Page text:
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And this is the more remarkahle as being the proverb of a nation whose hours are the latest of any.

It is reported of some judge, that whenever a witness came before him of extraordinary age (as is often the case when evidence is required relative to some remote period) he always inquired into the man's habits of life; and it is said that he found the greatest differences between them (some temperate, and others free-livers; some active, and some sedentary), except in the one point that they were all early risers.

On the connexion between early hours and longevity, the late Mr. Davison wittily remarked that this may be the meaning of the fabled marriage of Tithonus and Aurora. 'Longa Tithonum minuit senectus.' Some have said, that this matter admits of easy explanation. 'As men grow old they find themselves tired early in the evening, and accordingly retire to rest; and hence, in the morning they find themselves wakeful, and rise.' Now, if it be stated as an ultimate fact, not to be accounted for, that those who have kept late hours in their youth, adopt, from inclination, early hours as they grow old, then, this statement, whether true or false (and it is one which would not be generally admitted), is at least intelligible. But if it be offered as an explanation, it seems like saying that the earth stands on an elephant, and the elephant on a tortoise, and the tortoise again, on the earth. An old man rises early because he had gone to bed early: and he goes to bed early, because he had risen early!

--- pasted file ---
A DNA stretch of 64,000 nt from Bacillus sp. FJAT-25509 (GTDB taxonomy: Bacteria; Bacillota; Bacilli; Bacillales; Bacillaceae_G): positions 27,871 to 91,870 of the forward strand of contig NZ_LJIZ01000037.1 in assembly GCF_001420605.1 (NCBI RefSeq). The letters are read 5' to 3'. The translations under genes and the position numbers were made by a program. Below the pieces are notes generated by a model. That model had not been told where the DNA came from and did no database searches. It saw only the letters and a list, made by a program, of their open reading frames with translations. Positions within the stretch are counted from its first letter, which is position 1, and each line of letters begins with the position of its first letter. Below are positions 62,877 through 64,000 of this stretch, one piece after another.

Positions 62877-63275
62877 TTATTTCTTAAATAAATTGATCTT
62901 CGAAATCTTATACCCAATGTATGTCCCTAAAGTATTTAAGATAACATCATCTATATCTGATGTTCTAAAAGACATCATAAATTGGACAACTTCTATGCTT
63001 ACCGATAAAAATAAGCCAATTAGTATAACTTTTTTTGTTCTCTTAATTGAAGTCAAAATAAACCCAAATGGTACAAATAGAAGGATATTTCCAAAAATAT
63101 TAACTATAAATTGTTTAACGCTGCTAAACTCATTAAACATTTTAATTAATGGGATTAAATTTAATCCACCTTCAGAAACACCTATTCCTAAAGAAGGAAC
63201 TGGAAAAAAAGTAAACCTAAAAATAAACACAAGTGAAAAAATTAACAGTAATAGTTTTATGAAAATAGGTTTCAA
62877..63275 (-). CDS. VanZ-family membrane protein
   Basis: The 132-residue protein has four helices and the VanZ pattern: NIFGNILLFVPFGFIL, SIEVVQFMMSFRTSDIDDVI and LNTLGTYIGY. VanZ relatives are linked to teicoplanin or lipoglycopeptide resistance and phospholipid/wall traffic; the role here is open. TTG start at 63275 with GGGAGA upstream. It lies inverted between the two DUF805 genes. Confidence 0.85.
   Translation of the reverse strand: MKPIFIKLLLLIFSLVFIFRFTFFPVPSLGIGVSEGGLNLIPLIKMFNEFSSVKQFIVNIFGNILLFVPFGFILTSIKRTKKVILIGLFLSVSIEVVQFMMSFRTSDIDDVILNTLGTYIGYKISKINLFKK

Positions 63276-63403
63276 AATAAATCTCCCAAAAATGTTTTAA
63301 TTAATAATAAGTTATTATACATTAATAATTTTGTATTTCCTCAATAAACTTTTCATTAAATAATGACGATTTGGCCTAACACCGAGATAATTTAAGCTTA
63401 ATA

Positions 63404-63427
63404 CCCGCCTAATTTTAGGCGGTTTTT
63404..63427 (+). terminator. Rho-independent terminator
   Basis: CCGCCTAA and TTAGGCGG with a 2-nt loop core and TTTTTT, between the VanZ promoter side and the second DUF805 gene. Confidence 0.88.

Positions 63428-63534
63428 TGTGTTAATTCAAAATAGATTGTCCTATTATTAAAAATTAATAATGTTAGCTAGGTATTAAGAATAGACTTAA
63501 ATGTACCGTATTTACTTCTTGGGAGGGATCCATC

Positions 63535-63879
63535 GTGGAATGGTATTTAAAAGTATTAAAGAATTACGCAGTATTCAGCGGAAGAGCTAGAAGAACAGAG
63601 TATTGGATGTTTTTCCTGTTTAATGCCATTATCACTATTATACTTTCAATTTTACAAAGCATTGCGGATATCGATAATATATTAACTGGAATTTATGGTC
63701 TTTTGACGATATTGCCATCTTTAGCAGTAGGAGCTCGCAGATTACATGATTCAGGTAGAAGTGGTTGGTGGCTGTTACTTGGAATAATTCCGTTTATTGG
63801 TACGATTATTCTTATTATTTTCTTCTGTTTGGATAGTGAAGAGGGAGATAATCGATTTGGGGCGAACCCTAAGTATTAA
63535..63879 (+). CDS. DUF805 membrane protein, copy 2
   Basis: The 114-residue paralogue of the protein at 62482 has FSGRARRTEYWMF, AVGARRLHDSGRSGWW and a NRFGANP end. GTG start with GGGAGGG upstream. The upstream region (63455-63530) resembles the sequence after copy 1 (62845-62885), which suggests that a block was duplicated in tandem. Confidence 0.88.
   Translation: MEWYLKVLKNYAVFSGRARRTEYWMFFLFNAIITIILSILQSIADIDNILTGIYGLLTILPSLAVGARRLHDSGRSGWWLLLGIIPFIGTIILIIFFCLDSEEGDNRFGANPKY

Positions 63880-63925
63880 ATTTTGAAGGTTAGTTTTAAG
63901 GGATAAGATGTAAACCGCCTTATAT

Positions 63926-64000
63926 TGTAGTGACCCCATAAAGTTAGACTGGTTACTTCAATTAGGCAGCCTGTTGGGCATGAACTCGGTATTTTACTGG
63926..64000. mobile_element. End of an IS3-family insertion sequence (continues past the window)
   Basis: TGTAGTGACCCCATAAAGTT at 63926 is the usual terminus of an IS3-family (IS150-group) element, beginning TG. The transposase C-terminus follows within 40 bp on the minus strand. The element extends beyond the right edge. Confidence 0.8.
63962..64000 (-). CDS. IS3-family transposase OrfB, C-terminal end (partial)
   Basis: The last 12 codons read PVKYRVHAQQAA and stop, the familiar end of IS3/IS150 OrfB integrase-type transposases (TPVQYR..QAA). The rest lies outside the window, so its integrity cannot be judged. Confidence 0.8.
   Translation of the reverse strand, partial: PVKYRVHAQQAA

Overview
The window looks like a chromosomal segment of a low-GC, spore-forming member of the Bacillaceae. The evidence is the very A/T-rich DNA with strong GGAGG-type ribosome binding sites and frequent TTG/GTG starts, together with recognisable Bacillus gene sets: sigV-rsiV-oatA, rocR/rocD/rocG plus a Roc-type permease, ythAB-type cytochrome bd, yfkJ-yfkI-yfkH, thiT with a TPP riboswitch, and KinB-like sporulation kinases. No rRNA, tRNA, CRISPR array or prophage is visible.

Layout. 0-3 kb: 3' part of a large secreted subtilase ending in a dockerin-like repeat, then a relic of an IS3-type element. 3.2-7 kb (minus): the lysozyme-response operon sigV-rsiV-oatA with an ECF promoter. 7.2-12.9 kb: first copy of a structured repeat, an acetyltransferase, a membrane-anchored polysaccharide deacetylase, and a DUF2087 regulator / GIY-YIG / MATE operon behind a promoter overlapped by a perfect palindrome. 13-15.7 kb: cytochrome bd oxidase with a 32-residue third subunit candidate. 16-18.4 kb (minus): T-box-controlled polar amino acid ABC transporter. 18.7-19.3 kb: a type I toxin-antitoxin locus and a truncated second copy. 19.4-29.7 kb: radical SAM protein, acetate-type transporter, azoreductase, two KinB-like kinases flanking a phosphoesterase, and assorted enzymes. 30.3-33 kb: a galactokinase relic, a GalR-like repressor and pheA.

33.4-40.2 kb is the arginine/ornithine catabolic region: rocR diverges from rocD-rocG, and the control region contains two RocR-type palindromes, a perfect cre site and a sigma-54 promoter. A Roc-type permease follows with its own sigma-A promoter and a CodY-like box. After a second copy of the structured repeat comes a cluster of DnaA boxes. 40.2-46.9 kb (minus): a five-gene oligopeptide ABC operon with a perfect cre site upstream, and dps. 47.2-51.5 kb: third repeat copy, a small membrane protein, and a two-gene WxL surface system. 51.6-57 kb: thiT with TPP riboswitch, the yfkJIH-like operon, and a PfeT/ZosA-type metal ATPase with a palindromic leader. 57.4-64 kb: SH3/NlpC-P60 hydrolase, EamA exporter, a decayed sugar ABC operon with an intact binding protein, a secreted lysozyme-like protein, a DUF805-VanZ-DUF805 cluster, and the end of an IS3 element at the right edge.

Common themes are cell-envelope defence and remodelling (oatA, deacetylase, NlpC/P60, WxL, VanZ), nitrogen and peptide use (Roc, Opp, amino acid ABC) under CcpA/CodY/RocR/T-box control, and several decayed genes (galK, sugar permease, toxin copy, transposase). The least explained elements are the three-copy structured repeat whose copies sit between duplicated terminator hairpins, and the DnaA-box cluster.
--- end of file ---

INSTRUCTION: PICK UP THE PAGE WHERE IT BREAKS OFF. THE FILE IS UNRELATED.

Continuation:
Some, when dissuading you from going to bed late, will urge that it is bad to have too little sleep; and when advising you not to lie a-bed late, will urge that it is bad to have too much sleep; not considering that early or late hours, if they do but correspond with themselves, as to the times of retiring and rising, have nothing to do with the quantity of sleep. For if one man goes to bed at ten, and rises at six, and another goes to bed at two in the morning, and rises at ten, each has the same number of hours in bed. If the one of these is (as is generally believed) more healthful than the other, it must be from some different cause.

If the prevailing belief be correct, it would seem that there must be some mysterious connexion between the human frame, and the earth's rotation. And this is further indicated by that instinctive perception which most people have, in certain cases, of the rest-time. It is well known that any one who has been long accustomed to rise at a certain hour, will usually wake at that hour, whatever may have been the time of his going to bed. It might have been expected that one who had been used to a certain number of hours' sleep, would, if on some occasion he retired to rest an hour or two earlier, or later, than usual, wake so much the earlier, or the later, when he had had the accustomed time of sleep. But the fact is generally otherwise. He will be likely to wake neither before nor after the accustomed hour.